In a recent post on CNN.com, it was revealed that children’s healthiest meals actually come from school cafeterias.
I’m not sure if you’ve seen the food options offered in school cafeterias, but that’s a rather ‘alarming’ headline in my way of thinking.
Here’s the thing.
A lot of people don’t eat particularly healthy diets.
As a result, the prevalence of obesity in the United States was a whopping 42.4% from 2017-2018, and the prevalence of severe obesity increased from 4.7% to 9.2%.
Diet probably isn’t the only factor… but it’s a big one.
So what can you do to change it?
The good news is that there are opportunities all around us to eat healthier, better food.
We just have to make the leap and give it a try.
Step 1: Shop At The Grocery Store
It’s fast and easy to run through the drive-through. But even ‘healthy’ fast food options are usually loaded up with high-calorie counts and processed sugar.
Sure, grabbing a salad at the drive-through may be your healthiest drive-through option… but they’re also a lot more expensive to buy this way.
That’s the price we’re paying for convenience.
When I started focusing on going to my local grocery store to buy my food, and started choosing healthier food options and cooking more at home, my weight started declining right away.
I also felt a ton better, and noticed a sharp decline in problems like upset stomach, sleeping problems, and heartburn.
But I had to prioritize it.
If we don’t make eating healthier foods a priority, we’re just never going to do it.
Because in our culture and society, it’s actually a lot more difficult and time-consuming to eat healthier foods.
Plus, they just don’t tend to taste as good when we’re used to fried foods and processed sugar.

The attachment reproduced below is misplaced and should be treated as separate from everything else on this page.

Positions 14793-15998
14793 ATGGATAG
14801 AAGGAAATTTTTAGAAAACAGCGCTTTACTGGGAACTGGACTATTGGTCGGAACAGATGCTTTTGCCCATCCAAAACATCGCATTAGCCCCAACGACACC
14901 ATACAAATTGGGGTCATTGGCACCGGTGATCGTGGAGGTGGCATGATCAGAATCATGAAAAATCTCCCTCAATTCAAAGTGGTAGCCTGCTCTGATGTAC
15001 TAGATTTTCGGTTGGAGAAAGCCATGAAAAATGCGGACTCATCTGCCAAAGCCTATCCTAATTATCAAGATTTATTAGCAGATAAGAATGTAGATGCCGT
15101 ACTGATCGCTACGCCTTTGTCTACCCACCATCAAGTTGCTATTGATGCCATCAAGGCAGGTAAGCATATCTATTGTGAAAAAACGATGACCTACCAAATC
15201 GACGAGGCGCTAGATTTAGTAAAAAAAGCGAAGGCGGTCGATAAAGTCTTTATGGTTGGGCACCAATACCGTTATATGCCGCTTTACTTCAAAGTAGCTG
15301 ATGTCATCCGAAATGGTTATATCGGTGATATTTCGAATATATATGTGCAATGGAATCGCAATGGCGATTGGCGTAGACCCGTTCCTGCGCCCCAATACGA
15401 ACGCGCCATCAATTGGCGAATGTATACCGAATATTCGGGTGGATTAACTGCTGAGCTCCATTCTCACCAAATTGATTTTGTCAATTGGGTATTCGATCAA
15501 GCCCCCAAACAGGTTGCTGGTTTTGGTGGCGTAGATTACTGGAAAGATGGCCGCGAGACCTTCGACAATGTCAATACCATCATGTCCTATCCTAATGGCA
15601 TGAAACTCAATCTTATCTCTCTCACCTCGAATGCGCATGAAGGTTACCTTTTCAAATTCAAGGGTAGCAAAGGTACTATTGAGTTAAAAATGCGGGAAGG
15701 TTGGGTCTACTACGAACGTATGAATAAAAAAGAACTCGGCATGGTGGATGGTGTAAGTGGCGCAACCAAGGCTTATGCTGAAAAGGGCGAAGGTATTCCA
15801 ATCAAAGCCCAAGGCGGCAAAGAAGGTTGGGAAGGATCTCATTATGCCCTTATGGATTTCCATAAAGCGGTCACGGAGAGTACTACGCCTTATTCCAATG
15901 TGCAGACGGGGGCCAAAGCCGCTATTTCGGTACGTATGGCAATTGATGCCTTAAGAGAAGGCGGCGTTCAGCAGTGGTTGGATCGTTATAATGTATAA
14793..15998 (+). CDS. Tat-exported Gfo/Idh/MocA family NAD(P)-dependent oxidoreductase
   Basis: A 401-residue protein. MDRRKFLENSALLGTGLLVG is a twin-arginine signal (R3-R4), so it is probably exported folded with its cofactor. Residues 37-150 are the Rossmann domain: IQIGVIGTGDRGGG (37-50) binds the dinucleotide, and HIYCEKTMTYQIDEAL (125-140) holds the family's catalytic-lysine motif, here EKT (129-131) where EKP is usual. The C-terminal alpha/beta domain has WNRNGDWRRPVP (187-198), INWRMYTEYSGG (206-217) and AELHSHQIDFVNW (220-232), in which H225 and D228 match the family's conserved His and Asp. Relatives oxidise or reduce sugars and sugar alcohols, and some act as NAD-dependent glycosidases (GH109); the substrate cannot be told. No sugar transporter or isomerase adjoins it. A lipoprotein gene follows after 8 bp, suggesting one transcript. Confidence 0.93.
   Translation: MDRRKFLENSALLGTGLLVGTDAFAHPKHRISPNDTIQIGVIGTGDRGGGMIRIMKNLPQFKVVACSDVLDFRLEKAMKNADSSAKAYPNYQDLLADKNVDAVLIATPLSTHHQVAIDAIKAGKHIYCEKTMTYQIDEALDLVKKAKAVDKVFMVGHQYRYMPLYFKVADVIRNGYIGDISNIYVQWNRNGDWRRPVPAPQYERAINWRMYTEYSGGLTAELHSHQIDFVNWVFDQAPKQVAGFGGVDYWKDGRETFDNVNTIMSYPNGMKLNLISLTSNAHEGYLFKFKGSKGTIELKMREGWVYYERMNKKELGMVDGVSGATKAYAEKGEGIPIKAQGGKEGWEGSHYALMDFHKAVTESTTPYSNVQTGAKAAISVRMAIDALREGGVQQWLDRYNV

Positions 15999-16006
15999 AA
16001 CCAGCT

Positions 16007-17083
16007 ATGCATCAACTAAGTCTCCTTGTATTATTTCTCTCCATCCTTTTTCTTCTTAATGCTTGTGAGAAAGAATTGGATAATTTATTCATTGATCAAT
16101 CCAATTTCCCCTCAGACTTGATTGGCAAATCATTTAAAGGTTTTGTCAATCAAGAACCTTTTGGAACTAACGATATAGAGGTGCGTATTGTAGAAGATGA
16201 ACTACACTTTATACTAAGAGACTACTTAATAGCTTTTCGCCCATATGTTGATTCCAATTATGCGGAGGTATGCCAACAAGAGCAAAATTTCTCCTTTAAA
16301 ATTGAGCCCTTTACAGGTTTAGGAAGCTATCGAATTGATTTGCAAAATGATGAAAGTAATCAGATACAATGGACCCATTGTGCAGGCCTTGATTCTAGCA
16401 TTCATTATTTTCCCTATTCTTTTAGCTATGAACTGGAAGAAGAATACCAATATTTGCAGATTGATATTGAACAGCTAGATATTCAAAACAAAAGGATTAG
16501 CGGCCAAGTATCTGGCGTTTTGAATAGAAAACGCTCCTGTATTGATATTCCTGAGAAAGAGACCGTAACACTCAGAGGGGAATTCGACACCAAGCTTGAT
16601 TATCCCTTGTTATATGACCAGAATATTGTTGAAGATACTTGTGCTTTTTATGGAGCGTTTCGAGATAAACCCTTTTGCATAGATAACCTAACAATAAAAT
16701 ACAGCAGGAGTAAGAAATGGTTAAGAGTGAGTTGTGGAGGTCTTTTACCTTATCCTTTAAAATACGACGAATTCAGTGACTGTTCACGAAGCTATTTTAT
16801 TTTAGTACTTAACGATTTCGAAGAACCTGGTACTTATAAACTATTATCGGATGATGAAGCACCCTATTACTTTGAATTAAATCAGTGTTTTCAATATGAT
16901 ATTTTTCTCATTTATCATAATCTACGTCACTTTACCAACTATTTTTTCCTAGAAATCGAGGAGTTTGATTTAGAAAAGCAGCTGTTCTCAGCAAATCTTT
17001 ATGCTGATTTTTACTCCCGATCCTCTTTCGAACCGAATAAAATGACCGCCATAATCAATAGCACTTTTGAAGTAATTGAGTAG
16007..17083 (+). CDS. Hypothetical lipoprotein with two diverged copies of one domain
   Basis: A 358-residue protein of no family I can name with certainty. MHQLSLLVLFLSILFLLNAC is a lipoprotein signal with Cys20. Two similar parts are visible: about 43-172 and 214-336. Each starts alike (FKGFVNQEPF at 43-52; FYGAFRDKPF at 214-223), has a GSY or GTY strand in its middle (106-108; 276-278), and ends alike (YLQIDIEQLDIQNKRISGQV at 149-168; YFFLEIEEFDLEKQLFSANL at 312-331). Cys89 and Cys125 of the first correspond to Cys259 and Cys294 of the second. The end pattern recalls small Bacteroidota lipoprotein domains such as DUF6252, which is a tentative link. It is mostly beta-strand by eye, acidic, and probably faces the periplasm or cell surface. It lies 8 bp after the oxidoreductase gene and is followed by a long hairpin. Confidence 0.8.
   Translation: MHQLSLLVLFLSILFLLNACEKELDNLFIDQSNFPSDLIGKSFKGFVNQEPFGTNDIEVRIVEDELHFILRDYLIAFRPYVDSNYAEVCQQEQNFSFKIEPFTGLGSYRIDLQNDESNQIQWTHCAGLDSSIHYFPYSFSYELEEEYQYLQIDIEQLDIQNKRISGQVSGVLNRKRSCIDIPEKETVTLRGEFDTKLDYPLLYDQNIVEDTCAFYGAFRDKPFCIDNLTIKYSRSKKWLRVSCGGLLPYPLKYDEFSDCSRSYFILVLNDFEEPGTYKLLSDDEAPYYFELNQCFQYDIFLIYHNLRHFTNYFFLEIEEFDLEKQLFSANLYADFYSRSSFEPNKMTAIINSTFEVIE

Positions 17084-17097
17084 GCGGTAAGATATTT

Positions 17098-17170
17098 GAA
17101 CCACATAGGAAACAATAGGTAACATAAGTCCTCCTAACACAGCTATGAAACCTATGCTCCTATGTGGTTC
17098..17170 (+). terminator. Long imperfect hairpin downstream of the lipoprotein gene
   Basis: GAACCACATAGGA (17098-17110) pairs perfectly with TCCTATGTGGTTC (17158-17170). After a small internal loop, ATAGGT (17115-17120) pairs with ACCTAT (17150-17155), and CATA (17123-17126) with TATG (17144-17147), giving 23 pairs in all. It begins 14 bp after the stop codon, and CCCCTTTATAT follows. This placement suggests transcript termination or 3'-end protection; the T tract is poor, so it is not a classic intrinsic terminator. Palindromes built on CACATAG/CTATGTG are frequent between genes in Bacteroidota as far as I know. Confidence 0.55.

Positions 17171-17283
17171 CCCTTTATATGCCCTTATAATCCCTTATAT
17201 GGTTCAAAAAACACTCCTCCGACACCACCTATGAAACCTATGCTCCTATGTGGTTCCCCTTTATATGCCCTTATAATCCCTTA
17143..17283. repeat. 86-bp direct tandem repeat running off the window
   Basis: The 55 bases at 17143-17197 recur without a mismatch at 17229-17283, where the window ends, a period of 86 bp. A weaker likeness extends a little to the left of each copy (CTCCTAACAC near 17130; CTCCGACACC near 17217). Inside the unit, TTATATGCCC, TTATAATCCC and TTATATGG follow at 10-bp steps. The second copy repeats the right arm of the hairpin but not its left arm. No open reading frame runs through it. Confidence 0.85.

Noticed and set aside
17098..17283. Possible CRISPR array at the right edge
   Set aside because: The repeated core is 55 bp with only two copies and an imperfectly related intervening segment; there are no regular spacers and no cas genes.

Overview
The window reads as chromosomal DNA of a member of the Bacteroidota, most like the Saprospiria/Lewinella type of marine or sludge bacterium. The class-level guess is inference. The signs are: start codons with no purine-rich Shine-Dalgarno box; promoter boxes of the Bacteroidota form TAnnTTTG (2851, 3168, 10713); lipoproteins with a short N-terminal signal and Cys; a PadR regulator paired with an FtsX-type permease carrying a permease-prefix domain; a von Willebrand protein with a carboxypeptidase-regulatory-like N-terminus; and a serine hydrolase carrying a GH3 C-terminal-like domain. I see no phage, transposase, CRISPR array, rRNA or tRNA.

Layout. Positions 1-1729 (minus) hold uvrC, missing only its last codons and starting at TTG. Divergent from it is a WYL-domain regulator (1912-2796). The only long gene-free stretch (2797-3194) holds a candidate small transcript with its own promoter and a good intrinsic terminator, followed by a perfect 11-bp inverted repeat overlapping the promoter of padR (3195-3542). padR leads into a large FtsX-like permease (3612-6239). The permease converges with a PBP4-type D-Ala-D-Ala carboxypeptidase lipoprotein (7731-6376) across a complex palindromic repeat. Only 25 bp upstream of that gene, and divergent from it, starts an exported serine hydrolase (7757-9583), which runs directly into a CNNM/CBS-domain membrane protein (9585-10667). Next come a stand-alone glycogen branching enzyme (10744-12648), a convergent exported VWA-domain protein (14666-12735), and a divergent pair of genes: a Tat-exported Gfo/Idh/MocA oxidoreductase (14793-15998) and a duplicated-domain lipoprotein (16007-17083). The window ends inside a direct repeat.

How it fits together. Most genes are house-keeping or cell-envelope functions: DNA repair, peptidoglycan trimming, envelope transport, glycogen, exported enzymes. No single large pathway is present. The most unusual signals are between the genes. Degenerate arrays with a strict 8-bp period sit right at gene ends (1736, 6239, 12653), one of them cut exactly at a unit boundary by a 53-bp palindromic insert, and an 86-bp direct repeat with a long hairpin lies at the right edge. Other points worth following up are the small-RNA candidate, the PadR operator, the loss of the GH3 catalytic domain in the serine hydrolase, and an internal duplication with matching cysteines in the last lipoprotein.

Step 2: Start Checking Calories
Calories aren’t the be-all, end-all factor for deciding which food to eat.
But if you’re trying to lose weight, it’s the number-one, most basic thing to look at.
I was incredibly surprised when I compared the calorie counts of avocados and Roma tomatoes, for example.
An avocado, while super good for you, packs in 234 calories (one cup, sliced).
While Roma tomatoes, on the other hand, only pack in about 25 calories for an entire medium-sized tomato.
I’m not saying that avocado is the wrong food to eat.
But in my diet, those extra 200 calories need to be cut somewhere else if I choose to indulge in the avocado.
But… compare these choices to a fast-food burger, which can easily add up to 500-700 calories before factoring in a drink and fries, and it’s easy to see why so many people are probably eating far more calories than they intend to.
Most fast-food meals that I see have calorie counts that exceed 1,000 calories!
But calories aren’t the only thing to pay attention to.
We should also be paying attention to the nutrients we get from our food.
Sure, a fast-food burger tastes really good, and there may be some veggies on it… and yes, it may give you some protein.
But all in all, there isn’t much nutrition to be found there.
Compare this to a hard-boiled egg, a Roma tomato, some green beans, and a piece of lean chicken; and you can quickly see how the nutrient-filled meal offers a ton of benefits.
It’s not only lower in calories, but packed full of foods that are actually going to nourish you; not just fill you up with processed sugar.
Step 3: Make It A Habit
The idea of eating healthier foods is difficult because they don’t taste as good as unhealthy foods.
Like it or not, a deep-fried chicken leg with a soda on the side will always taste better to me than a tomato, an avocado, a piece of lean oven-cooked chicken, and a glass of water.
So I have to have a good reason to want to eat healthy foods.
And that’s where the good habits come in.
If I make a plan for my health, my body weight, how I want to feel, how I want to look, etc. And I tell myself “I can meet this goal if I eat healthier foods…” Well, that gives me powerful motivation that I can use to be more successful as I choose my meals for the day.